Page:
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Brouhaha over closure of markets during traditional festivals

The Ondo State Executive Council decision that markets should not be closed during traditional festivals without government’s approval, and that such closure should be limited to the kings’ markets, has not gone down well with some people in Akure, who believe that the decision was to reduce the influence of the Deji. Babatope Okeowo reports on the uproar the decision has generated in the state capital and neighbouring communities

The Ondo State Executive Council after its weekly meeting presided over by Governor Oluwarotimi Akeredolu recently directed that closure of markets during traditional festivals without government’s approval would no longer be tolerated. The government also said such markets’ closure should be limited to the kings’ markets which are usually located within the premises of the palaces virtually in all Yoruba towns and villages.

The Exco decision

The Commissioner for Information, Mrs Bamidele Ademola-Olateju, who read the decision of the State Executive Council, said the State Executive Council has upgraded some Traditional Rulers across the state to different grades. She said the council also approved the elevation of some chiefs to the status of Obas in the various communities.

Few of the Obas upgraded from grade ‘B’ to ‘A’ included the Olowa of Igbara-Oke; Ojomo-Luda of Ijebu- Owo; Owa-Ale of Iyometa; Elemure of Emure; Olupele of Ipele; Alara of Ilara-Mokin; Olujare of Ijare; Olumoru of Imoru; Ogbolu of Itaogbolu; Oloba of Oba-Ile; Odogbo of Omi; Orunja of Odigbo; Okiti of Iju; among others. The government spokesperson also said the Executive Council has mandated that there shall be no closure of markets in any part of the state without the approval of the governor. Her words: “The State Exco noted the permit granted for the observance of traditional festivals in the state.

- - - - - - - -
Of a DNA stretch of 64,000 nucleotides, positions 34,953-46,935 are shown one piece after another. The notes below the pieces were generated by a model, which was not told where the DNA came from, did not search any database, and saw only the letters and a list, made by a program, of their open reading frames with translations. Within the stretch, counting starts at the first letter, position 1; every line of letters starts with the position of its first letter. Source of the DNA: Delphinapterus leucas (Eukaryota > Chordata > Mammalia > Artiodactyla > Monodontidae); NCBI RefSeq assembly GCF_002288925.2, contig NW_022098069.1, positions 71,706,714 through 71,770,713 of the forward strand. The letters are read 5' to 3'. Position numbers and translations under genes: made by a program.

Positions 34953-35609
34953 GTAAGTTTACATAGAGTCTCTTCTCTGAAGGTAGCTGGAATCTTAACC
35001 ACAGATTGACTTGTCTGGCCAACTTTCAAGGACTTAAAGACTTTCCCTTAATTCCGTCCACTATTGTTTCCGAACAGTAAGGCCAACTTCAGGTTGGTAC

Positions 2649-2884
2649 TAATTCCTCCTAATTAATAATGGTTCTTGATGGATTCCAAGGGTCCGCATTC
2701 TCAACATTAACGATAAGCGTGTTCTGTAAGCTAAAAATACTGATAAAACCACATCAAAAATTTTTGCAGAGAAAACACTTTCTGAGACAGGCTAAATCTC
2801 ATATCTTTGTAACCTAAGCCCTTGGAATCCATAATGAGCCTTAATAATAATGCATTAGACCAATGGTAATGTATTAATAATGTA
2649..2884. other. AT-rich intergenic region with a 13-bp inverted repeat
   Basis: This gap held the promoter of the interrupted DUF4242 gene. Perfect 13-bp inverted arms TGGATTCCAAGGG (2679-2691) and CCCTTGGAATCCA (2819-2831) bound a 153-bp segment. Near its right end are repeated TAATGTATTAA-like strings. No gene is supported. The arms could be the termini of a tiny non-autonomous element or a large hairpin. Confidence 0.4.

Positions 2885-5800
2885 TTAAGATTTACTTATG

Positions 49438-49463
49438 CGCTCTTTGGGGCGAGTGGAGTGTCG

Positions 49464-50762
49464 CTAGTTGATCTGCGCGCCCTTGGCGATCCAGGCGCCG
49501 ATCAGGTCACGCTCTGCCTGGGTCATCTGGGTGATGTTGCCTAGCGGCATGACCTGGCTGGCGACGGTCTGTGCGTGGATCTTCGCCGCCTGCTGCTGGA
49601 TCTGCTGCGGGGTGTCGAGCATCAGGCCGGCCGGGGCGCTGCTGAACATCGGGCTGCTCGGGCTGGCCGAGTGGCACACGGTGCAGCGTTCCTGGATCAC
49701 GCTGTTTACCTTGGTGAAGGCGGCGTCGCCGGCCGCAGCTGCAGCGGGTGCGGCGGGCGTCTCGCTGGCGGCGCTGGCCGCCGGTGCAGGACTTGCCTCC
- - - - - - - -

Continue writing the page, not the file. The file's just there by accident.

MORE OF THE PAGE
The government hereby reiterates that there shall be no closure of markets without the approval of the governor. Where approval is granted, such approval shall be limited to the Oba’s market alone, not shops in residential areas. In addition, we discussed the use of Yoruba Language in communication as government interfaces with the people and its officers. At the State Executive Council, we decided that we encourage the use of Yoruba or other native languages like Ijaw, Ikale, Ilaje, as the case may be, in our communication.”